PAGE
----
Located in the northwestern region of Ontario—about 700 kilometres west of Sault Ste. Marie and roughly an hour and a half from the American border with Minnesota—is the City of Thunder Bay.
The TCT stretches almost 40 kilometres through the city, along pathways and city streets from north to south via Trowbridge Falls Park, where local Trail supporters gathered on October 17 to celebrate the opening of a new 40-metre pedestrian footbridge.
This new addition to the TCT in Thunder Bay links several important landmarks together: Trowbridge Falls Park to Centennial Park, and Fisherman’s Park to the Cascades Conservation Area.
“This new bridge is a beautiful addition to a truly wonderful piece of Thunder Bay parkland,” Thunder Bay Mayor Keith Hobbs said at the opening ceremony. “The views here are breathtaking. I wish to extend my sincere thanks to the Trans Canada Trail organization for supporting this project.”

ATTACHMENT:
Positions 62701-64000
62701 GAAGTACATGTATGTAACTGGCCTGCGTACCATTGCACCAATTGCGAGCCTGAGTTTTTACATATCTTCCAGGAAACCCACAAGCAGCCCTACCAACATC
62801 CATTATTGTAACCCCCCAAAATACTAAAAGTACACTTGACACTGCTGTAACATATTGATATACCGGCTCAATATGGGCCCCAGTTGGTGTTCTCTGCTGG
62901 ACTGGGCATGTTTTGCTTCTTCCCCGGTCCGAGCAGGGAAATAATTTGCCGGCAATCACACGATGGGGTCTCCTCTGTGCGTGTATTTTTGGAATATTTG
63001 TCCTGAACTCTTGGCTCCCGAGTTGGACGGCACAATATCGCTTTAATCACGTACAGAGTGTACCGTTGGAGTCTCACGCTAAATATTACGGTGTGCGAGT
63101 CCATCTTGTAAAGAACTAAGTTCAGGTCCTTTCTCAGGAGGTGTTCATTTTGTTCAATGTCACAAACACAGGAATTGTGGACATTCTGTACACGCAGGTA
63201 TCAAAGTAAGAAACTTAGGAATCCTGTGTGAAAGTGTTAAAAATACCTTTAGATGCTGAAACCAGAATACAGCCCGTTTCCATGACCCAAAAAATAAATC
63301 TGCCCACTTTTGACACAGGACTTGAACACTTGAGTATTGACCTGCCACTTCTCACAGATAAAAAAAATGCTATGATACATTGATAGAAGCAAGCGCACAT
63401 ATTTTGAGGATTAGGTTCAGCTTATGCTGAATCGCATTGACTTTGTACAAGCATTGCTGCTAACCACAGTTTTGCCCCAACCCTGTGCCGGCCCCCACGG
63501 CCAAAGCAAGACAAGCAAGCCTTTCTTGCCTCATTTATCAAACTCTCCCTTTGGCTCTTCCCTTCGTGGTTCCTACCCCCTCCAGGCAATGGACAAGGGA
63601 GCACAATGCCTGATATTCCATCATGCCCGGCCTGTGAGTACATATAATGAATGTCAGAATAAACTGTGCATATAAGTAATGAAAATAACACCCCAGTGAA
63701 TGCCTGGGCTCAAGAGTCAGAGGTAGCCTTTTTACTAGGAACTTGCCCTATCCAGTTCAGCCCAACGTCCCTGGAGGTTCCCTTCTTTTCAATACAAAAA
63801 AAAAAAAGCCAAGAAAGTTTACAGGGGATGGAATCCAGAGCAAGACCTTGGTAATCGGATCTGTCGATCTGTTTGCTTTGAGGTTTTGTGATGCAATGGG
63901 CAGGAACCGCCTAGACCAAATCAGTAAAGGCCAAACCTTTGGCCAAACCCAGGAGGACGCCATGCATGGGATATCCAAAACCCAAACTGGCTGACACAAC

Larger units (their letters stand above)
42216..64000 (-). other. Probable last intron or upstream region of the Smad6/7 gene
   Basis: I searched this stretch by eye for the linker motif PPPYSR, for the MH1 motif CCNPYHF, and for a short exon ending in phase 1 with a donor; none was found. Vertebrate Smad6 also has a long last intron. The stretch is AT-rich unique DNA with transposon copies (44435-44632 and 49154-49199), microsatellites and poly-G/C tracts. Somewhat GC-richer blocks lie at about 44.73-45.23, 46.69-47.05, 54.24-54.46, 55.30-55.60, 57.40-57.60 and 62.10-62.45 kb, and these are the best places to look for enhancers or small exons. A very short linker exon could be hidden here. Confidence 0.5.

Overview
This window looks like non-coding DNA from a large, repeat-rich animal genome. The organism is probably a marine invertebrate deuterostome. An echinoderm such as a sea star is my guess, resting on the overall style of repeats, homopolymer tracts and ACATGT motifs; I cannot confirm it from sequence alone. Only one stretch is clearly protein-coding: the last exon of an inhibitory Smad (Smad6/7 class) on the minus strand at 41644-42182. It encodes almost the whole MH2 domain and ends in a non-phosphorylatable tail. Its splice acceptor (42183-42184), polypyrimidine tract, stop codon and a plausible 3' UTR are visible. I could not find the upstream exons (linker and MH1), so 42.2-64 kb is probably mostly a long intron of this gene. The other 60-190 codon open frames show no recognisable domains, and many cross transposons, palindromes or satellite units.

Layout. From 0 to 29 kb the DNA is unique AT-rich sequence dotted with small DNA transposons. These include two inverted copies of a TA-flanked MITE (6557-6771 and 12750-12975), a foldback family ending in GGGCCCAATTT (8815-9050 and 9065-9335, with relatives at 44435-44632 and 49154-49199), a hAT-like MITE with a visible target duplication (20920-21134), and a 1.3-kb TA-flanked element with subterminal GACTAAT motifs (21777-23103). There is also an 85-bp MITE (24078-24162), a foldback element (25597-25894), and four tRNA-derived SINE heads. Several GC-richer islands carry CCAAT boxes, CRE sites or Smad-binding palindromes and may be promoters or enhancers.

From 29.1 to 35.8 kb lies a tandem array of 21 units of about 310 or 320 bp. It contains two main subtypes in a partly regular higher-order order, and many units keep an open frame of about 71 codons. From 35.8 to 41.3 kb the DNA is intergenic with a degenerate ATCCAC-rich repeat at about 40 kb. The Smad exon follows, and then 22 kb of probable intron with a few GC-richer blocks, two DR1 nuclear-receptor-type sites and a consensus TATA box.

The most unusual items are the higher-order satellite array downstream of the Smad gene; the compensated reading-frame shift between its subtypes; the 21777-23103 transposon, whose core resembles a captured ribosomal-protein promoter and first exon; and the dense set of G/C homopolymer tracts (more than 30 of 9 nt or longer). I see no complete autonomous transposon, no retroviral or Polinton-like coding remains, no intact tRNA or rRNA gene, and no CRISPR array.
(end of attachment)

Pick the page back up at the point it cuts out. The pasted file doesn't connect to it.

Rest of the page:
“This bridge and these trails are part of our national Trail, and they bring us closer to linking Canadians from coast to coast to coast by 2017,” said TCT Board Director and Thunder Bay resident Cameron Clark.
Currently, the province of Ontario is home to almost 3,500 kilometres of Trans Canada Trail. Once fully connected in 2017, Ontario will have the longest section of TCT in Canada, spanning over 5,000 kilometres of urban, rural and wilderness Trail.